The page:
My Podcast Setup: Home Edition

Last year I wrote an article about How I Podcast using Skype. I even updated it once. I have some new equipment and my co-host is in the studio (read: basement) with me. I do things a little differently now. This is how someone might do podcasting when both hosts are in the same space.


Using an older Dell laptop. Nothing fancy… just has a lot of USB ports.

Mics: MXL V63M Studio Condenser, MXL 990 Condenser

Mixer: Behringer XENYX 1002FX

Compressor: Alesis NanoCompressor – Out of Production!

USB Interface: M-Audio MobilePre USB

Headphones: AKG M 70 Headphones


Recording: Audition 1.5 – I know they’ve got a version 3 out… but it’s what I’m used to and I’ve never seen a reason to upgrade. I almost didn’t stop using Cool Edit Pro!

Sound Effect Player: Sound Byte – Sound Byte, put simply, is a way to play sound effects, segment intros, bumpers and voice mails with the lick of a button. It fills you screen (or smaller if you wish) with columns of buttons. You can assign any sound file to any of the buttons.

Software Compressor: CN Levelator – Drag and drop your vocals and watch this simple free software do it’s magic. Until I master the use of my in-line compressor, I always pass my audio through this. It’s not good for music.

ID3 Tag Writer: iTunes – Not only is it needed to publish your podcast, I’ve found that it’s also the perfect ID3 tag writer. I import my final mp3 into iTunes and using the Info window, fill in all of the episode information and even add the artwork. I have iTunes set to manage my music library and have given it permission to change my file names. [source]

The Setup

The diagram below should explain it. Basically you just follow the path of the audio from your face to the recording laptop. Mics plug into the first and second channel on the mixer with XLR cables. The mixer sends a signal to my headphones and another signal to the compressor via two short stereo 1/4 inch instrument cables. The compressed audio leaves the compressor and into the USB interface via two short stereo 1/4 instrument cables. The USB interface pipes the audio into the recording laptop as a stereo signal. The audio from the laptop follows the same path once it gets to the mixer.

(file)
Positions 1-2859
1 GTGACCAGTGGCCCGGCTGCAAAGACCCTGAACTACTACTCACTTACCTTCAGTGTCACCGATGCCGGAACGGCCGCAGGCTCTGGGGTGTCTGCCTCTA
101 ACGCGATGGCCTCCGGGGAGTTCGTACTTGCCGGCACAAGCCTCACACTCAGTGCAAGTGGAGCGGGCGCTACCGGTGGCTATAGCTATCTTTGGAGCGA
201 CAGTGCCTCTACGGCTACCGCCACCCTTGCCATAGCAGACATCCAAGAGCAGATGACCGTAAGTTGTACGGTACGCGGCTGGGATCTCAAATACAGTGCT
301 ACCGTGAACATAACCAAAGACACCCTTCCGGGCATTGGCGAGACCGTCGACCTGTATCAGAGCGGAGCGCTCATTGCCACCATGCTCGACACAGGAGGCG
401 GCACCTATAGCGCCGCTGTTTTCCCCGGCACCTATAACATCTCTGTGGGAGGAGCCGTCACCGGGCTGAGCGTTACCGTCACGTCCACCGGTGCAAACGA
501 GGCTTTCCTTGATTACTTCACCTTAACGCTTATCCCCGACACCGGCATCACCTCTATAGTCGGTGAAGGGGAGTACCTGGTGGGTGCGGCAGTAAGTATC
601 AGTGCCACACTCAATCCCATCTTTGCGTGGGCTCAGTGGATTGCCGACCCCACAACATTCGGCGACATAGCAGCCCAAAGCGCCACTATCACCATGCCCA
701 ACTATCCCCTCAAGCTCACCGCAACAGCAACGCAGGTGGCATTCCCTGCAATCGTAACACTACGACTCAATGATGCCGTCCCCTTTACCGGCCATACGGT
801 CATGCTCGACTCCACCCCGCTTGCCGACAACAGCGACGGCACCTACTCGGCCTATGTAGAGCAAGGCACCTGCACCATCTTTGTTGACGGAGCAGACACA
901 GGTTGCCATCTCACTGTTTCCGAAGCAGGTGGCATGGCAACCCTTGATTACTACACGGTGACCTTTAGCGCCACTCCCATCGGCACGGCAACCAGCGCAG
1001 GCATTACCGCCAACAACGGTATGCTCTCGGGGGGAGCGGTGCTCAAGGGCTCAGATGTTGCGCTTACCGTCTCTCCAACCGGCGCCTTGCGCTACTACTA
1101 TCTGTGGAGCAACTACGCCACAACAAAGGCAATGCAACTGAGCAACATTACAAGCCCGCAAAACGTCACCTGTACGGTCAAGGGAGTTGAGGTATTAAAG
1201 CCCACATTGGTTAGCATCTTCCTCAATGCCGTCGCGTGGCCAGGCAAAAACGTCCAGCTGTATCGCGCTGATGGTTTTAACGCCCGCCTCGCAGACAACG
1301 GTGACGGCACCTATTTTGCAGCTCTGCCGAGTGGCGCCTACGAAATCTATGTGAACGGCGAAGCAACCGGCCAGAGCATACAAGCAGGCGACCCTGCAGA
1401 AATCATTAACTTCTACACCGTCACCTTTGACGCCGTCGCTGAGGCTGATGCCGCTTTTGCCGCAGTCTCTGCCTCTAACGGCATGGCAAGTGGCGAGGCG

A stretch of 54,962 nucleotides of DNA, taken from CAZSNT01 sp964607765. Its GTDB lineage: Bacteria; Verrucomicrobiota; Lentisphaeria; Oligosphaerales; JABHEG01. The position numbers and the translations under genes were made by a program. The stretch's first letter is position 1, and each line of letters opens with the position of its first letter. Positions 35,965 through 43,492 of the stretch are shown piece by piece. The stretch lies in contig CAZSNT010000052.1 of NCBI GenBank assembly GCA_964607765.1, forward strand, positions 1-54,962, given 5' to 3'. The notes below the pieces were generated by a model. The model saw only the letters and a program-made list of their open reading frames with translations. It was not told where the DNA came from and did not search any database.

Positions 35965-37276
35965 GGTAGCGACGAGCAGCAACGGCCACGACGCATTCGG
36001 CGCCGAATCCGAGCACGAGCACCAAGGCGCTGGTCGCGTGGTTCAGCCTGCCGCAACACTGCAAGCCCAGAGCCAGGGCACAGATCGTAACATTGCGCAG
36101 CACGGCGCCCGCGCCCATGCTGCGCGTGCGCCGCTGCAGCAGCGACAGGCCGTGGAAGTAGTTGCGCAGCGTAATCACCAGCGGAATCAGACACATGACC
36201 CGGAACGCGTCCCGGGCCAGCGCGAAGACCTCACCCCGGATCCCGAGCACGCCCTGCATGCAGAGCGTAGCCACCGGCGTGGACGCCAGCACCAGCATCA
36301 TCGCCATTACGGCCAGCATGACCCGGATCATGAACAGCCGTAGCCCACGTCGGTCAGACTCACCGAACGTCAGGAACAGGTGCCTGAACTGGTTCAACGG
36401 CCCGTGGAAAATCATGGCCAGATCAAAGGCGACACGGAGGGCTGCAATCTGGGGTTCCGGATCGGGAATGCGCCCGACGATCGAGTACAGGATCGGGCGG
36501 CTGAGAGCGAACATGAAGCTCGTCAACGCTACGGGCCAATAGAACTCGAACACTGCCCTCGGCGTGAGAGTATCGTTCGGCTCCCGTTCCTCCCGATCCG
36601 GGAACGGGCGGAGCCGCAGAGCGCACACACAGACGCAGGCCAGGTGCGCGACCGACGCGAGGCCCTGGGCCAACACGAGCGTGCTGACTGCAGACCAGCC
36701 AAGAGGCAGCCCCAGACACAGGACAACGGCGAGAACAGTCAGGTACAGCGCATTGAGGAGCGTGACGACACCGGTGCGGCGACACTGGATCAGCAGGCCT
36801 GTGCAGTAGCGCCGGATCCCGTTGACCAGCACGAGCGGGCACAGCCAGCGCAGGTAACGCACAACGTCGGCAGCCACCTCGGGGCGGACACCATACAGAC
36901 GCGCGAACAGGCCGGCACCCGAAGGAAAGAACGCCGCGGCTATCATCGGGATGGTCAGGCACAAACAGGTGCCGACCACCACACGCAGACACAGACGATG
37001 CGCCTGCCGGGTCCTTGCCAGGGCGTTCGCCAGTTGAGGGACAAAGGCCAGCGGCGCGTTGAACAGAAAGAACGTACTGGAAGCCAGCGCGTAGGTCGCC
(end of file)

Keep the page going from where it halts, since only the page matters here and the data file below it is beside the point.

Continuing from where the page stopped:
My Podcasting Setup

The Method

I mix all of my audio in real time. The audio from the laptop and the audio from the mics are all mixed down to one stereo signal which is recorded by the laptop. That means my levels have to be right. I can’t blast out the listener with the music then have the vocals sound low by comparison. I also need to make sure both hosts sound like they’re the same volume.

Mixing in real time is a risk. There is not nearly as much room for error. You can’t go back and raise the volume of one of the hosts if it’s off. You can’t delete a cough on one of the vocal tracks without deleting both. This is an acceptable risk to me. The post-production of a podcast can easily take 3 times as long as the original recording. I have my post-production work down to around 30-45 minutes from end of show to live on the feed.

Since the laptop receives one stereo signal from the USB interface, I simply set Audition to record that signal from the Maudio in the wav form view. Multi-track recoding is possible with my setup (isolating the left and right channels to different tracks with the lappy audio as a third recording from the lappy’s own soundcard) but recoding just the one track means I can use an older machine.

I use my cart program to insert all of the bumpers, intros, voice mails and outtros, in real time, as we record the show. We do pause several times to save the recording.

When we’re done, I add any additional audio (voicemails at the end, sponsor messages to the front) in the multi-track view. This gets mixed down to a new stereo file. I add 7 seconds of silence to the end of the file (because my iPod was chopping off the ends of my shows) and save it once as a wav and once as an mp3.

That mp3 is opened in iTunes. I have iTunes set to copy all audio into it’s own folders and to change the filenames based on the information I enter. I use iTunes to write my id3 tags and add the episode artwork. When I’m done the audio file is renamed and ready to be uploaded.

I use the free FTP program, Filezilla to upload my audio to Libsyn.

I write a new post in WordPress and using the Podpress plugin, add the new audio to my feed. I go back to iTunes to check that my audio is downloading properly. Then I’m done!


I hope this article has helped you understand how I podcast. As I said in my previous article, this is not THE way to podcast… but it’s how I do it.

If you’re planning to start your own show you may find value in one of my other articles in the Podcast Resources category.

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